It’s a familiar feeling for Derek Ogbeide.
He remembers what it was like the last time Georgia was ready to take on South Carolina, given the Bulldogs needed a win to keep its postseason hopes alive. With Georgia (15-12, 8-8 SEC) in a position where it has to win the SEC Tournament to earn an NCAA Tournament at-large bid, the Bulldogs are in win-now mode to gain any potential momentum before the second season begins.
Ogbeide said Georgia has to take on a fighter’s mentality if it’s to break through with a late-season run. That begins with Thursday’s rematch at South Carolina (23-6, 10-6).
"We’re in a corner," Ogbeide said. "We need to break out of it. If we go in with that mentality, we can formulate that into something we can weaponize, and push toward the offensive."
Before its previous meeting with the Gamecocks on Feb. 2, Georgia had dropped consecutive road games (LSU, Baylor) and was desperate for a win. The Bulldogs got one in a 69-56 victory over South Carolina, in which it dictated the pace of play for much of the game.
That win seemed like a launching point for Georgia, only for it to go 3-4 in games since then. Lacking has been consistency on both ends until Saturday’s 80-66 win over Mississippi. It seemed like the first time all season that the Bulldogs got a balanced effort on offense while playing as good of a game defensively as they could.
"We had a stretch of games we didn’t play particularly well," senior guard Kenny Gaines said. "Every team has that but then every team has the time where they spark and things start clicking. Hopefully against Ole Miss, that started our spark."
The key for Georgia is carrying over one strong performance to the next. With the Bulldogs needing to hit a stride before the conference tournament, two wins this week would be a good start.
But since SEC play started on Jan. 2, Georgia has yet to put together a winning streak longer than two against conference opponents. First, the Bulldogs defeated Missouri and Arkansas, teams ranked 14th, and ninth in the SEC, respectively. The second time, Georgia bested South Carolina and Auburn, teams ranked fifth and 13th.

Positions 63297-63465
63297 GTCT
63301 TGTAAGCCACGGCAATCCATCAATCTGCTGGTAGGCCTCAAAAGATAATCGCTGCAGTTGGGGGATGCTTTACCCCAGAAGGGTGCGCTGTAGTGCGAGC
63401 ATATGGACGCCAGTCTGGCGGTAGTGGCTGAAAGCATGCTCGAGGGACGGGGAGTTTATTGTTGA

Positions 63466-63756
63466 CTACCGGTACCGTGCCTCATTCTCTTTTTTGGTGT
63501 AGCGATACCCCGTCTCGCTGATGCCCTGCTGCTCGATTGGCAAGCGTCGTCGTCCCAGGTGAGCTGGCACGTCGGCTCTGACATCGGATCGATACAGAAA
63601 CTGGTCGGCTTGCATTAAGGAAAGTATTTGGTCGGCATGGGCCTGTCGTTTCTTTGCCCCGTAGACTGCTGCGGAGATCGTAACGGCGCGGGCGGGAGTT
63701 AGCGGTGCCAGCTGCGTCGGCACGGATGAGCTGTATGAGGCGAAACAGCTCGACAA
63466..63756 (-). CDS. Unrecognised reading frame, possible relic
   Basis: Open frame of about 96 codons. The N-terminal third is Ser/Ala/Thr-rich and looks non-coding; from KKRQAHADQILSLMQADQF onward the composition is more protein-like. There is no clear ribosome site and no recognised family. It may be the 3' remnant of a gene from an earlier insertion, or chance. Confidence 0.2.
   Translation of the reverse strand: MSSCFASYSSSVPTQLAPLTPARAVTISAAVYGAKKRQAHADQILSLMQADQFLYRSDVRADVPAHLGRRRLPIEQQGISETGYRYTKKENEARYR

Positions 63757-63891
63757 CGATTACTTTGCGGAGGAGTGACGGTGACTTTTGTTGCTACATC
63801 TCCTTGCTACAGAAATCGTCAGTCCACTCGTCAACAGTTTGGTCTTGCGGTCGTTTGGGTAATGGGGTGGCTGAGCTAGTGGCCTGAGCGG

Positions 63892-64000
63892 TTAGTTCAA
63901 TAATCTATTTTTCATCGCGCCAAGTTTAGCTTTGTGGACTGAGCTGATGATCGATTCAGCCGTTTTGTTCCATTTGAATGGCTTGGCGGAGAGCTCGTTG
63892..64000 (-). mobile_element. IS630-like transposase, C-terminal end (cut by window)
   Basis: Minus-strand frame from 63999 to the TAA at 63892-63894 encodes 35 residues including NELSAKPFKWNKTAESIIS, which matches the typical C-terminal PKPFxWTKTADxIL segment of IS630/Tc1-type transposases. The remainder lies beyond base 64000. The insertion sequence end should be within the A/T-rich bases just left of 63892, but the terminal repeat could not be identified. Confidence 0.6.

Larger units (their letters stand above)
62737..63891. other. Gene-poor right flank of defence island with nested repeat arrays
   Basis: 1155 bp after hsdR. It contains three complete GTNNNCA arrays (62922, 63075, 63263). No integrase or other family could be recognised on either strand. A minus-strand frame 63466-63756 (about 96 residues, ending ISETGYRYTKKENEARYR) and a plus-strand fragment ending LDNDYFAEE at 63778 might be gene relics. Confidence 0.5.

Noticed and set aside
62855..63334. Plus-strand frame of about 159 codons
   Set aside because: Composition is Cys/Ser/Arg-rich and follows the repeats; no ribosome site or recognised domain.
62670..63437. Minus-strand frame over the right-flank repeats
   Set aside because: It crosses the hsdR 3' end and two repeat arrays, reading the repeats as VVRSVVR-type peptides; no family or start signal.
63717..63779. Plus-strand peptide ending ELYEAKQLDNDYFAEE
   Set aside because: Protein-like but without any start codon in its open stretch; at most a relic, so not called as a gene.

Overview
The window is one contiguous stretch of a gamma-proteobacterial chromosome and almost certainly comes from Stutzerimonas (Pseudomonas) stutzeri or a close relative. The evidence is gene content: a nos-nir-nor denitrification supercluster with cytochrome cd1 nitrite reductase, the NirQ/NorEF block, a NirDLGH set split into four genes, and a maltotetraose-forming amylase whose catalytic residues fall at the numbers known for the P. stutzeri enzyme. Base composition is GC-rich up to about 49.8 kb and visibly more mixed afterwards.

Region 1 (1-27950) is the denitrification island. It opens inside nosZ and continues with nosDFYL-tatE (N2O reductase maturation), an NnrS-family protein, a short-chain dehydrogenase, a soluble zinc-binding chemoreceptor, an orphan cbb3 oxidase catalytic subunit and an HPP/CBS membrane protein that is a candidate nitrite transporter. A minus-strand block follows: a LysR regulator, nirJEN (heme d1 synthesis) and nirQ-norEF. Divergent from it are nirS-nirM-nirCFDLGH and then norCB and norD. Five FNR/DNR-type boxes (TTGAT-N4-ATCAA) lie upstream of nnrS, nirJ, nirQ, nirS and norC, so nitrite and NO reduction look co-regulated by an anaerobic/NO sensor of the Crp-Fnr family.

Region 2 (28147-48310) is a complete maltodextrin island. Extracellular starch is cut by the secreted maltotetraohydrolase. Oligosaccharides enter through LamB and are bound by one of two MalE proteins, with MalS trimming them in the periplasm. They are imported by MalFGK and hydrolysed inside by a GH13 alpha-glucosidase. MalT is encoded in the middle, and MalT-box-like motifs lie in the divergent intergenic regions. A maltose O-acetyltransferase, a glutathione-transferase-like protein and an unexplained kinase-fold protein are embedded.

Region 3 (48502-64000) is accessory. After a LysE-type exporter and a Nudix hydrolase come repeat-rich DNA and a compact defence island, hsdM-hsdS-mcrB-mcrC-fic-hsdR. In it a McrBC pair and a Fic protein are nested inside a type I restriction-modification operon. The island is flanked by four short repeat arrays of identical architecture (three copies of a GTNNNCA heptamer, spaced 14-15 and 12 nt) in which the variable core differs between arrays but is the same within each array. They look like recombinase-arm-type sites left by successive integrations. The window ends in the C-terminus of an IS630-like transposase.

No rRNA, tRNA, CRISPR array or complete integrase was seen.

"That consistency is important to this team," head coach Mark Fox said. "We knew it would be. I think if we can ever get the consistency part then they’ll see scoring becomes easier because we’re harder to guard. That’s been the one thing we’ve yet to show, is that consistency."
While Georgia may not be playing for an NCAA Tournament at-large bid anymore, it is still competing for as high of a seed as possible in the SEC Tournament. There’s still a chance for Georgia to wind up the SEC’s No. 5 seed, which means it would see the winner of the play-in game between the 12th and 13th seeds.
That slot would give the Bulldogs the best possible chance of making a run at a conference tournament championship and stealing a spot. Some help is needed, including South Carolina losing out and Mississippi dropping one of two games this week.
The only way for Georgia to keep this hope alive is to sweep this week’s slate of games, beginning with Thursday’s 7 p.m. tip at South Carolina.
Ogbeide is confident his team can put together a run that changes the narrative of the season.
"I feel we’re reaching that point or stage as a team where we can formulate such things," Ogbeide said. "We have to keep it going."